Cover

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Title page, Series page, Copyright, Dedication

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Contents

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p. vii

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Preface

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pp. ix-xiii

I am very pleased that this book is the first to be published in a series of photographically reproduced collections launched by Princeton University Press. It has become increasingly difficult in this period of rapidly increasing costs to justify the use of printing facilities for republication of materials that have already appeared elsewhere. ...

Sources and Acknowledgments

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pp. 16-19

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1. The Idea of a Free Man

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pp. 20-46

Professor Peters's admirable essay has two primary aims: (I) to articulate more clearly a widely prized ideal of character and (2) to consider how that particular personal excellence can be 'learned,' or at least fostered by a certain kind of institutional environment. The character trait in question is one that shares the glittering name of ...

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2. The Interest in Liberty on the Scales

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pp. 47-61

There is one version of John Stuart Mill's famous 'harm principle' for deter mining the moral limits of state coercion that is virtually beyond controversy. Few would deny that it is always a morally relevant reason in support of a proposed criminal prohibition that it is reasonably necessary (that is, that there are reasonable grounds for taking it to be necessary) to prevent harm ...

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3. Harm and Self-Interest

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pp. 62-85

THE study of kakapoeics, or the general theory and classification of harms, should be a central enterprise of legal philosophy. Most writers agree, after all, that the prevention of harms is a legitimate aim of both the criminal law and the coercive parts of the civil law, though of course there is much disagreement over whether it is the sole proper concern ...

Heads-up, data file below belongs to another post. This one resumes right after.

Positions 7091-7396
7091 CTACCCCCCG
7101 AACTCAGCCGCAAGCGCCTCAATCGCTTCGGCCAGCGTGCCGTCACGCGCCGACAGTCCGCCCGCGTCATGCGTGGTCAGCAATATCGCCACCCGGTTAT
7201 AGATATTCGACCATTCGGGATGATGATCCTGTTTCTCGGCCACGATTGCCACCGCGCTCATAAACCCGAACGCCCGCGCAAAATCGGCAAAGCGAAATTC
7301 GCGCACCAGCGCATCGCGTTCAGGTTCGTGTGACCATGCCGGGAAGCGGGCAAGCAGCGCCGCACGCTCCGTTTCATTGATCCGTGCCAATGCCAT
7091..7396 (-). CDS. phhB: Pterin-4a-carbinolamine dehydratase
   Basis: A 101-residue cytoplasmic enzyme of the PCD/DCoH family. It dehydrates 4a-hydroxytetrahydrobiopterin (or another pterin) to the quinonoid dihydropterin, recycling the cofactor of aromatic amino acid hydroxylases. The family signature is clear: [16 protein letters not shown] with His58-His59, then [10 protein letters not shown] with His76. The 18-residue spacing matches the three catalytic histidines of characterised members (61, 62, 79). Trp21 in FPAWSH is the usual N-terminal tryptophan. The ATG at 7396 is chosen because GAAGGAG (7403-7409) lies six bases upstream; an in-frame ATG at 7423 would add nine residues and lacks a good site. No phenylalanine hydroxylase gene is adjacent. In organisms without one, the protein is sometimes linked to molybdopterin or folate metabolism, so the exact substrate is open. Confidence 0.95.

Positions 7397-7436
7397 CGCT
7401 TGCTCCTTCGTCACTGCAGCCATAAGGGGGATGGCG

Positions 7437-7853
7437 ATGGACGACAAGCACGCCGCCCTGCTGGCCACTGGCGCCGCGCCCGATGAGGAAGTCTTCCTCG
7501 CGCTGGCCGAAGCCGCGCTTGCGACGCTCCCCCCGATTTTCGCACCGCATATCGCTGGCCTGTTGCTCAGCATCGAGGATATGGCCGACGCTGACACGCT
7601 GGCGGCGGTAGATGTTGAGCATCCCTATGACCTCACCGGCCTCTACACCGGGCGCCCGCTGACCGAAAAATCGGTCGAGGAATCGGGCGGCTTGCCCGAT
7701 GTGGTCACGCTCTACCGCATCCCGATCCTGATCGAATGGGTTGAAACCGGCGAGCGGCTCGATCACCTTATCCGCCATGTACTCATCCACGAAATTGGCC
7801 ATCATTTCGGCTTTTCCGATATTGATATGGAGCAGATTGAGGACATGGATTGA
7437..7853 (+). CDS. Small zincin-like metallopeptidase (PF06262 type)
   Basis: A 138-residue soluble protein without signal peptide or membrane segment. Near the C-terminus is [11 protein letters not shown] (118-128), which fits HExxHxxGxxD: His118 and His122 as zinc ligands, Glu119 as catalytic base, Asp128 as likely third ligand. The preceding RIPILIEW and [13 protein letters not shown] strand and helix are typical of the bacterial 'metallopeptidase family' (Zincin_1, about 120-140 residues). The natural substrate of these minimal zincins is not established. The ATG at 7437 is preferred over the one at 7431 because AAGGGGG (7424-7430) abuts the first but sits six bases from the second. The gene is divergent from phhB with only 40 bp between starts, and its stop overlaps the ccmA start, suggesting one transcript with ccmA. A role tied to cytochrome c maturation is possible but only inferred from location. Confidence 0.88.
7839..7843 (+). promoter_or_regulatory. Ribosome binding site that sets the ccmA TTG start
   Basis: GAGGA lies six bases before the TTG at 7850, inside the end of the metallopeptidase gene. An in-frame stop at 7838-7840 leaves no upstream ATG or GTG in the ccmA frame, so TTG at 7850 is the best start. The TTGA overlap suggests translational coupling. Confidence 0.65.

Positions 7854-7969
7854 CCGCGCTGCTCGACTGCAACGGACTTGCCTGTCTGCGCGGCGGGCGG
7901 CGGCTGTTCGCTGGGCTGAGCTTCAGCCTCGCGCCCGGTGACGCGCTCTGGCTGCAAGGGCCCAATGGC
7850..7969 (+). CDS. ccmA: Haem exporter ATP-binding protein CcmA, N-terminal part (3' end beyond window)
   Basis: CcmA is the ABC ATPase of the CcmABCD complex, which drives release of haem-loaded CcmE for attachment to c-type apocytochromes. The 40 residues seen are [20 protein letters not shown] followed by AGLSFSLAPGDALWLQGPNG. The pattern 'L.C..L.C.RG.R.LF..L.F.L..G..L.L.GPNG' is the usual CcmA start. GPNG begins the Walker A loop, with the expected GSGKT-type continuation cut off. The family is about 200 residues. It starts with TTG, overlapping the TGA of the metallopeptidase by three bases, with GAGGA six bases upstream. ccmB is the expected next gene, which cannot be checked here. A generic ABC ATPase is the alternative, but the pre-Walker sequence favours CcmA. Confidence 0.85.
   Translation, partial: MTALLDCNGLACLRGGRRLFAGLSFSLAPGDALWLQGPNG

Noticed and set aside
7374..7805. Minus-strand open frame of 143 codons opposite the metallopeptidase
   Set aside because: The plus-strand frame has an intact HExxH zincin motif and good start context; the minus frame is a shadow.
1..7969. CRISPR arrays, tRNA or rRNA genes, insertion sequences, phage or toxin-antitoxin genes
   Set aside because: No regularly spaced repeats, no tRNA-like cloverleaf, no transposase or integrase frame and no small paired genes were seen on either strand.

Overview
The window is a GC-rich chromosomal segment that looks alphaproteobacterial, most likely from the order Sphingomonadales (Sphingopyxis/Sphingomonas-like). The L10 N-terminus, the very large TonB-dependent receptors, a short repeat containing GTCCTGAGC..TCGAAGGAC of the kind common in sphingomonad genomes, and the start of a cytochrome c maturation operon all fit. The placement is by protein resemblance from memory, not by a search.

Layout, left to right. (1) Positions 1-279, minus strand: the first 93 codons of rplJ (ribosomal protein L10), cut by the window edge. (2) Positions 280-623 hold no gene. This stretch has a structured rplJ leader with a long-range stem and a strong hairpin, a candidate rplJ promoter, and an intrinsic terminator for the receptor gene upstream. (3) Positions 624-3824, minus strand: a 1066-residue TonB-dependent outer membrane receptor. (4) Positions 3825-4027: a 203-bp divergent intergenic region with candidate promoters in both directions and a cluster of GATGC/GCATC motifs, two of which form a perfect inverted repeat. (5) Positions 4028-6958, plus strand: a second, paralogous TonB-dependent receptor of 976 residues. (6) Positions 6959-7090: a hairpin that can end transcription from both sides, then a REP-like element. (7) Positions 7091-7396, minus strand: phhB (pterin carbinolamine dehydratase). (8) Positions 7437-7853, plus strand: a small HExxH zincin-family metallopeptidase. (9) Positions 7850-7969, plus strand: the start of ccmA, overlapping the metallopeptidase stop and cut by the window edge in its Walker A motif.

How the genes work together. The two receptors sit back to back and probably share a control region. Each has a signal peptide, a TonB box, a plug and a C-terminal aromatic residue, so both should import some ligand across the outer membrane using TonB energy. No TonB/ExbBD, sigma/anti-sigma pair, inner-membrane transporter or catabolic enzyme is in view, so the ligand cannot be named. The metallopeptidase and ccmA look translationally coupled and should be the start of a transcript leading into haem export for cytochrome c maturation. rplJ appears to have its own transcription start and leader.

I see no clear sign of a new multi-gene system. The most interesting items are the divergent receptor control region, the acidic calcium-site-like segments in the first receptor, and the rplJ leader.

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4. "Harmless Immoralities" and Offensive Nuisances

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pp. 86-126

I am not at all sure that there are any private immoral actions that do not cause harm, but I am quite sure that if there are such things, there is no justification for their suppression by the state and especially not for their proscription by the criminal law. On the other hand, there clearly are such things as actions that are very offensive to others, and I think the state is justified in preventing at least some of these...

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5. Legal Paternalism

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pp. 127-146

The principle of legal paternalism justifies state coercion to protect individuals from self-inflicted harm, or in its extreme version, to guide them, whether they like it or not, toward their own good. Parents can be expected to justify their interference in the lives of their children (e.g. telling them what they must eat and when they must sleep) on the ground that "daddy knows best." Legal paternalism...

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6. Duties, Rights, and Claims

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pp. 147-159

Among the questions that still divide philosophers who are concerned with problems about rights are (1) whether, or to what extent, rights and duties are logically correlative, and (2) whether it is theoretically illuminating generally, and in particular, whether in considering question (1) it is strategically useful, to treat rights as claims. Although question (1) is in a familiar sense a logical question (Do statements of duties entail statements of other...

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7. The Nature and Value of Rights

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pp. 160-175